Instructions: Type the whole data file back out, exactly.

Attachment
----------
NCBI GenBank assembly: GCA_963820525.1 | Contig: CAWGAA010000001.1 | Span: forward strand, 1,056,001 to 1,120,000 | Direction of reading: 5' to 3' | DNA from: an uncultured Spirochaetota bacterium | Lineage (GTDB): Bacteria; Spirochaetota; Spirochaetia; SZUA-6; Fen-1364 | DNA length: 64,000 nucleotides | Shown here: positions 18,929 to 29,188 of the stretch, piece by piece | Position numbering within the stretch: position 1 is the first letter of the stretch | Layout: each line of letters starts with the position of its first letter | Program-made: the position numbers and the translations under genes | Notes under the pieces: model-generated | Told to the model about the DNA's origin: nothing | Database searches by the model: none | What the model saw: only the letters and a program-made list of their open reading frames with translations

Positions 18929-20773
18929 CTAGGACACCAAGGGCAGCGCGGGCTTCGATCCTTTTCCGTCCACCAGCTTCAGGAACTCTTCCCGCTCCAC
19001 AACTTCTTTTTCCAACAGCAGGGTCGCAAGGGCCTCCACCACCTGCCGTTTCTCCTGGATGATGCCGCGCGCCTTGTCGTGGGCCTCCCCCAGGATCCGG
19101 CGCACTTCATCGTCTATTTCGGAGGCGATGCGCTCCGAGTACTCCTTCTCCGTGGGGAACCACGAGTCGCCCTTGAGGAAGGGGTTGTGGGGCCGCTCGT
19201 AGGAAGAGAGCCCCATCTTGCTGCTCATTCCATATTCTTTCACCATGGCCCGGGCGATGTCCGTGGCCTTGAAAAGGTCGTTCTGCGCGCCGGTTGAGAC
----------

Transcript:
NCBI GenBank assembly: GCA_963820525.1 | Contig: CAWGAA010000001.1 | Span: forward strand, 1,056,001 to 1,120,000 | Direction of reading: 5' to 3' | DNA from: an uncultured Spirochaetota bacterium | Lineage (GTDB): Bacteria; Spirochaetota; Spirochaetia; SZUA-6; Fen-1364 | DNA length: 64,000 nucleotides | Shown here: positions 18,929 to 29,188 of the stretch, piece by piece | Position numbering within the stretch: position 1 is the first letter of the stretch | Layout: each line of letters starts with the position of its first letter | Program-made: the position numbers and the translations under genes | Notes under the pieces: model-generated | Told to the model about the DNA's origin: nothing | Database searches by the model: none | What the model saw: only the letters and a program-made list of their open reading frames with translations

Positions 18929-20773
18929 CTAGGACACCAAGGGCAGCGCGGGCTTCGATCCTTTTCCGTCCACCAGCTTCAGGAACTCTTCCCGCTCCAC
19001 AACTTCTTTTTCCAACAGCAGGGTCGCAAGGGCCTCCACCACCTGCCGTTTCTCCTGGATGATGCCGCGCGCCTTGTCGTGGGCCTCCCCCAGGATCCGG
19101 CGCACTTCATCGTCTATTTCGGAGGCGATGCGCTCCGAGTACTCCTTCTCCGTGGGGAACCACGAGTCGCCCTTGAGGAAGGGGTTGTGGGGCCGCTCGT
19201 AGGAAGAGAGCCCCATCTTGCTGCTCATTCCATATTCTTTCACCATGGCCCGGGCGATGTCCGTGGCCTTGAAAAGGTCGTTCTGCGCGCCGGTTGAGAC